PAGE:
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Home Featured Stopping evictions and price-gouging in the coronavirus crisis

Stopping evictions and price-gouging in the coronavirus crisis

Plus: the need for an arts, worker, and small-business bailout—and the mayor will get asked about corruption. That's The Agenda for March 9-15.

It's official: Dean Preston will take office in December.

Sup. Dean Preston is calling for a moratorium on all evictions in San Francisco during the coronavirus outbreak. And District Attorney Chesa Boudin has set up a special hotline to report profiteers who are price-gouging in the crisis.

Preston’s legislation will be introduced Tuesday/10, and is aimed at preventing not just people who are sickened and unable to work but the low-income workers who are seeing their incomes plummet as people stay home from restaurants, concerts and performances are canceled, and the local economy slows.

Sup. Dean Preston is calling for a moratorium on evictions.

San Jose Mayor Sam Liccardo has already announced his plan to ban the evictions of both residents and small businesses who have lost income during the public-health crisis.

Boudin, along with both the governor and state attorney general, has warned that California law prohibits price-gouging during a state of emergency.

That means, potentially, that San Francisco landlords can’t raise the rent—even on vacant apartments—by more than 10 percent right now.

It gives the city, which has also declared a state of emergency, considerable power to prevent landlords from tossing out tenants who can’t pay the rent because the crisis has caused them to lose income, Preston told me.

“This is well within the board’s authority,” he said.

The measure will take more than a month to work its way through the legislative process. If the mayor were on board, she might be able to use executive authority to move more quickly.

But since evictions typically take several months anyway, this could be a big deal to a lot of vulnerable tenants.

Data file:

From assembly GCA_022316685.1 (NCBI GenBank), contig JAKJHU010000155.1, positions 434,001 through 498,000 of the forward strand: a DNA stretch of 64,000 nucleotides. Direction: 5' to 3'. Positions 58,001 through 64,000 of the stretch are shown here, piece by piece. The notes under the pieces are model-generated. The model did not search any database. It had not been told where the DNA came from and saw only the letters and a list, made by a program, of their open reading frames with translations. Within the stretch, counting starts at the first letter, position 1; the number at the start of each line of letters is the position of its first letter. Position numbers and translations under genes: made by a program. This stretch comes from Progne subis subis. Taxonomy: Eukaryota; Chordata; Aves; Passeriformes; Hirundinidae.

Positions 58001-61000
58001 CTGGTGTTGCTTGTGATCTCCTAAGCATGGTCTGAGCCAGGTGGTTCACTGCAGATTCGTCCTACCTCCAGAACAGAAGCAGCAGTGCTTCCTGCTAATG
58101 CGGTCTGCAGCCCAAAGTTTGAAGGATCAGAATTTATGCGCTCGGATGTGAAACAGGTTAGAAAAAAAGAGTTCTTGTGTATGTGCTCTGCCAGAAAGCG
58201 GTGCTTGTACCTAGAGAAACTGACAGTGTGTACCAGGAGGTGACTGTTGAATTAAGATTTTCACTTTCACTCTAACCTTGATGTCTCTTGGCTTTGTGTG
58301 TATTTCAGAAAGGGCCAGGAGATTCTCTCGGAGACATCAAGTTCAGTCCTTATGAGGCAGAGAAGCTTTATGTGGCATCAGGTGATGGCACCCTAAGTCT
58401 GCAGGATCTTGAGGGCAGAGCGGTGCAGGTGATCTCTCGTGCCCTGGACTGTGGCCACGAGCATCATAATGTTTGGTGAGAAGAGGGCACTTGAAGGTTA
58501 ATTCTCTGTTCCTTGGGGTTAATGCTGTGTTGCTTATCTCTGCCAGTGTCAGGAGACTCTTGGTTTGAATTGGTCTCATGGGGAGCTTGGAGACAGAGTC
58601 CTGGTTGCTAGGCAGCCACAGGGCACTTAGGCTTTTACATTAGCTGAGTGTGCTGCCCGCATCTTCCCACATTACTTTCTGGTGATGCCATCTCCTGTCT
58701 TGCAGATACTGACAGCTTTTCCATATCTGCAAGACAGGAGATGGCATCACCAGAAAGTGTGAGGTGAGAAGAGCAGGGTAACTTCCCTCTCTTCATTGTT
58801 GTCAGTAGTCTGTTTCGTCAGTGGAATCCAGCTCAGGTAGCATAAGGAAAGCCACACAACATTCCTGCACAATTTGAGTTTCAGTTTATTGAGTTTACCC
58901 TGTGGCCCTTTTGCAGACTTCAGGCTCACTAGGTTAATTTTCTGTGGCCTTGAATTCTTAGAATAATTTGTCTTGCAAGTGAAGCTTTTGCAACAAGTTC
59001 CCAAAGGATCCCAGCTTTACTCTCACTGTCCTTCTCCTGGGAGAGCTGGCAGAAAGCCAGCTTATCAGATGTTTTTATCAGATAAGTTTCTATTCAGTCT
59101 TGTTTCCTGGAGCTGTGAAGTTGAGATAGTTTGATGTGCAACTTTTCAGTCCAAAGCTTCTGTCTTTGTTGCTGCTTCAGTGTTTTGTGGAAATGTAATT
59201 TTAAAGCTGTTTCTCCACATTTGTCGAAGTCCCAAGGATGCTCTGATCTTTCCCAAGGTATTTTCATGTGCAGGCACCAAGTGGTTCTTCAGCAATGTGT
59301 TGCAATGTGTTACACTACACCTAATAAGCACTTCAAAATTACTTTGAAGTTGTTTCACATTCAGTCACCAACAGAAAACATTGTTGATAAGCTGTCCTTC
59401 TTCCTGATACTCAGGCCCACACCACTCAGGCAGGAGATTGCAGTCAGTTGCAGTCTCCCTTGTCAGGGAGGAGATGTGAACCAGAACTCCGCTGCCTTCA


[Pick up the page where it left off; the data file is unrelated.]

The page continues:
The entire discussion also raises the question of what the state and the city can do to subsidize individuals and small businesses that are suffering, and will continue to suffer for months to come. The arts community has been devastated already—musicians and performers from both large and small operations are out of work, and a lot of them are gig workers who don’t get paid if their event is canceled or their venue shuts down.

Rupa Marya, an associate professor of medicine at UCSF who is also a performing musician, posted an open letter/petition via Facebook to the mayors of Oakland and San Francisco:

As a hospital medicine physician at UCSF and a first responder to the CoVID19 spread, I want to commend you for taking steps to contain the virus by recommending limited social engagement. I believe that limiting how many gatherings are happening this month will be crucial to how quickly and effectively we weather this storm together.

Many wage workers I know will be deeply impacted by this. Musicians are having gigs canceled. Restaurant workers are not making the tips they need to survive. Theater performances are being canceled and actors, stagehands and crew are impacted. Yoga teachers and dance teachers are impacted as well.

I am asking for you to put a moratorium on evictions and enact a plan to forgive rent for wage workers who will be unable to make the income needed to pay rent for the month of April. By following the advice of the SF health department, they are doing a service to the greater good and should not be punished fiscally for that collective action.

But the city and the state also ought to be looking at financial help for the people who are suffering. During the financial crisis, the federal government was happy to bail out the banks; now, some of the working population needs that sort of help.